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United States Court of Appeals, Second Circuit.

Abideen ADEBOLA, Aka James Parker, Petitioner, v. Jefferson B. SESSIONS III, United States Attorney General, Respondent.


Decided: February 15, 2018

PRESENT: RALPH K. WINTER, DEBRA ANN LIVINGSTON, DENNY CHIN, Circuit Judges. For Petitioner: Ronald D. Richey, Law Office of Ronald D. Richey, Rockville, Maryland. For Respondent: Rebekah Nahas, Jane Tracey Schaffner, for Briena L. Strippoli, Office of Immigration Litigation, Chad A. Readler, Civil Division; United States Department of Justice, Washington, District of Columbia.


Petitioner Abideen Adebola, a native and citizen of Nigeria, seeks review of a December 16, 2016 decision of the BIA dismissing Adebola's appeal of an October 26, 2015 decision of an IJ ordering Adebola's removal and denying adjustment of status. In re Abideen Adebola, No. A XXX XX9 462 (B.I.A. Dec. 16, 2016), aff'g No. A XXX XX9 462 (Immig. Ct. Buffalo Oct. 26, 2015). We assume the parties’ familiarity with the underlying facts, the procedural history of the case, and the issues on appeal.

Our jurisdiction to review Adebola's removal order is limited to “constitutional claims or questions of law.” 8 U.S.C. § 1252(a)(2)(B), (C), (D). To invoke our jurisdiction, such claims must be “colorable.” Barco-Sandoval v. Gonzales, 516 F.3d 35, 40 (2d Cir. 2008) (“[W]e lack jurisdiction to review any legal argument that is so insubstantial and frivolous as to be inadequate to invoke federal-question jurisdiction.”). To determine whether a petitioner raises constitutional challenges or questions of law over which we have jurisdiction, we must “study the argument[ ] asserted․ [and] determine, regardless of the rhetoric employed in the petition, whether it merely quarrels over the correctness of the factual findings or justification for the discretionary choices, in which case the court would lack jurisdiction.” Xiao Ji Chen v. U.S. Dep't of Justice, 471 F.3d 315, 329 (2d Cir. 2006).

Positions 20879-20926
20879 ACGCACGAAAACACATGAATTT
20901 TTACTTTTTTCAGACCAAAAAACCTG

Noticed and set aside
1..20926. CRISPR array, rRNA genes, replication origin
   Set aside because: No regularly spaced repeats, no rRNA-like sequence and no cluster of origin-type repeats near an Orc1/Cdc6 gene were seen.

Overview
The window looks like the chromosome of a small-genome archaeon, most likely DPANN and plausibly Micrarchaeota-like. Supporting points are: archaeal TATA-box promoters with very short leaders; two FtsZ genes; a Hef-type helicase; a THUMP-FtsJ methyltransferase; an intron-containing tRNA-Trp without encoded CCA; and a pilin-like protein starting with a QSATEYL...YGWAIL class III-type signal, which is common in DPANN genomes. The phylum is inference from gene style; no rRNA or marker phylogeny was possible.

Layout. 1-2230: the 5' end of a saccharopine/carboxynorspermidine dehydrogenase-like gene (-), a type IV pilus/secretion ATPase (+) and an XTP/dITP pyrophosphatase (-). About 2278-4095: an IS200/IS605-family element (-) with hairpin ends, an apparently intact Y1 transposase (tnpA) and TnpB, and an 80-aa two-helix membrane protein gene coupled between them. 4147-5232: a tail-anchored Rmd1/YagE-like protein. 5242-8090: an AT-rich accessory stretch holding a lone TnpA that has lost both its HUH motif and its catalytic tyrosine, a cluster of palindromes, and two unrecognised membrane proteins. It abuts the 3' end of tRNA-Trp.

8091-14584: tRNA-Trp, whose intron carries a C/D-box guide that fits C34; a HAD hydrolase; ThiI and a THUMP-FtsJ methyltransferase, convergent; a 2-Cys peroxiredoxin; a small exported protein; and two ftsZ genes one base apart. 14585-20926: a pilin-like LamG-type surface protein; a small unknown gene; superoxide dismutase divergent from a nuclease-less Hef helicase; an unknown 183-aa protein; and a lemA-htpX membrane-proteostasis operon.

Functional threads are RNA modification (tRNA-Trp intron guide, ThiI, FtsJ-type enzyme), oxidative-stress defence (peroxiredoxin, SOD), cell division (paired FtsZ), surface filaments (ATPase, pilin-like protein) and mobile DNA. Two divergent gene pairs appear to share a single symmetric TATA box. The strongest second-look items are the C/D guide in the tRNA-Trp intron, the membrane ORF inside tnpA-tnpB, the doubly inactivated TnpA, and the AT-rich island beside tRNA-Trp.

Adebola applied for adjustment of status and requested a waiver of inadmissibility for his convictions in connection with that application. 8 U.S.C. §§ 1255(a), 1182(a)(2)(A)(i)(I), (h). Adjustment of status and a waiver of inadmissibility are both discretionary forms of relief that involve a two-part analysis. First, the agency assesses an applicant's statutory eligibility for adjustment and a waiver; second, the agency determines whether to exercise discretion in the applicant's favor. See 8 U.S.C. § 1255(a); Singh v. Gonzales, 468 F.3d 135, 138 (2d Cir. 2006). Unlike eligibility, the exercise of discretion is not reviewable absent an error of law, such as when the agency overlooks facts or mischaracterizes evidence. See Mendez v. Holder, 566 F.3d 316, 320 (2d Cir. 2009) (explaining that “we lack jurisdiction at the second stage to review the Attorney General's decision to grant or deny relief, made entirely in his discretion”); id. at 323. Because the BIA assumed statutory eligibility and affirmed only the IJ's conclusion that Adebola did not merit relief as a matter of discretion, we also assume statutory eligibility and the only decision before us is the wholly discretionary denial of relief. See Xue Hong Yang v. U.S. Dep't of Justice, 426 F.3d 520, 522 (2d Cir. 2005); Yan Chen v. Gonzales, 417 F.3d 268, 271–72 (2d Cir. 2005). In making the ultimate discretionary determination, the agency “must balance the adverse factors evidencing an alien's undesirability as a permanent resident with the social and humane considerations presented on his behalf to determine whether the grant of relief in the exercise of discretion appears to be in the best interests of this country.” Matter of Mendez-Moralez, 21 I&N Dec. 296, 300 (B.I.A. 1996).